Multiplayer games are here to stay, and if 2018 was year of the multiplayer, it looks like it's stretching into 2019. But, as much as quality dips in huge multiplayer games, gems still come out. Aftercharge is.....somewhere in the middle.
A bunch of robots play a bunch of....invisible robots. You're both going after...energy things? Ok, it's 3v3 king of the hill/capture the flag style gameplay. Think Team Fortress 2 but more future-like and with characters based on abilities than classes. About average for multiplayer games now, but not detrimental either.
The controls weren't bad, especially for Steam. It was almost like Fortnite or Overwatch. Standard multiplayer controls. I actually felt there could have been a few more controls in there do to the complexities, but for what it had, it was pretty good.
Being a 3v3 multiplayer first person shooter, you can probably figure out the gameplay: Shooting, capturing and using special abilities to win When I played, it was only the graphics that were the only difference between any other FPS out there. The mechanics aren't that different from anything else either. It's good gameplay, but nothing really jumps out. The only unique twinge is how the characters aren't in classes, but the different levels of skills make them classes in all but name anyway.
Now the graphics.....they're something. While some parts, like characters, are highly detailed, other parts are not. The ground looks like it's out of 2001, and trees and things come out in blobby like things. Electricity looks real, but weapons look like they're made of plastic. It's unique, but it always feels a bit off.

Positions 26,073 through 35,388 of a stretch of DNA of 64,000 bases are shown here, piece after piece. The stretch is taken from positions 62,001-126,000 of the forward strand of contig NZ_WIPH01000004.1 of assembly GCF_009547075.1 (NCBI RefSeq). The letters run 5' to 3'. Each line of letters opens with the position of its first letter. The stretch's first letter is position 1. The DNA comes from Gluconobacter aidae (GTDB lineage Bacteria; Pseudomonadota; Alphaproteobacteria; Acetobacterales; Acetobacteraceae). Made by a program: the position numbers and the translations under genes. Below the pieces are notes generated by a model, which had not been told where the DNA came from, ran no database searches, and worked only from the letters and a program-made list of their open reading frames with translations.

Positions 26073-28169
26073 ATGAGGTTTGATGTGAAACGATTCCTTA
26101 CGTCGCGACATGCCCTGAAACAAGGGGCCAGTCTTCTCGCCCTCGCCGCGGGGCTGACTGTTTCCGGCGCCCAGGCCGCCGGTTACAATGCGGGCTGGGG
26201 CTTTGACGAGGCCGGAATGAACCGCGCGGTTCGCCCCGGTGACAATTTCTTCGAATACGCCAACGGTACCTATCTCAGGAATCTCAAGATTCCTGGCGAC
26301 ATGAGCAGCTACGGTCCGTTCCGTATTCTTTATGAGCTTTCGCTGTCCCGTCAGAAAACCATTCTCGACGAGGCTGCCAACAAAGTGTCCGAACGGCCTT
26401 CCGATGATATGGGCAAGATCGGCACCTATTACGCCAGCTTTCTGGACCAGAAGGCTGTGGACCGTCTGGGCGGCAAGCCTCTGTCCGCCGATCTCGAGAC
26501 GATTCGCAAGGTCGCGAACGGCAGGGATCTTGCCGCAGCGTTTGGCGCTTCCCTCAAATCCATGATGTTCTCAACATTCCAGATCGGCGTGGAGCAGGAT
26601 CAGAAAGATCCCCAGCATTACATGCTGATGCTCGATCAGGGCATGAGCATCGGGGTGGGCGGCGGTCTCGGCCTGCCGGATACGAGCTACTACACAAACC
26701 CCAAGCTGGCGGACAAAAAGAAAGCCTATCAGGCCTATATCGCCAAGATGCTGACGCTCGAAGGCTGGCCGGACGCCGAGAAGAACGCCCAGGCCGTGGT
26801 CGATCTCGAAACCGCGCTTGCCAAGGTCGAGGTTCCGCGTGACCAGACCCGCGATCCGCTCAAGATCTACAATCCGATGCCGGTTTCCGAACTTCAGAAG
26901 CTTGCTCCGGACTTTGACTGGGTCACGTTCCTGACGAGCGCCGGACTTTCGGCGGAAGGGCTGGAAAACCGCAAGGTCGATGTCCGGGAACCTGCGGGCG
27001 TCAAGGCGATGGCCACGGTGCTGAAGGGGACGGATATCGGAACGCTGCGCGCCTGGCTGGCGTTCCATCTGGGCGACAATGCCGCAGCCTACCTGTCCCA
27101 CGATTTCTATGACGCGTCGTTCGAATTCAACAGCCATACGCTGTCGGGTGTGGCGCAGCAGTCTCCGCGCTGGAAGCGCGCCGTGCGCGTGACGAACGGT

The music and sound worked. The music doesn't feed in all the times, but it's like a mix of Techno and Philip Glass. I don't know what kind of genre it is, all I know is that I like it and I wish they used more of it. During games, the sound overtakes the music. It's some ambient, some weapon sounds and some 90's style game message sounds. Again, like the music genre, I don't know what you call the combination, but it works quite well.
The game glitched out here and there. A player once got stuck and there was some odd clips here and there. But the frame rate was good. It tripped up twice, but it was barely noticeable.
Aftercharge takes steps to be its own game, but it winds up becoming a generic multiplayer. It's above average because it does try to innovate, and as multiplayers go, it's quite fun. It could have made more of an effort to be its own thing, but as is, it's pretty good.
Final Score: 7.5 out of 10
A copy of this game was provided for the purpose of review.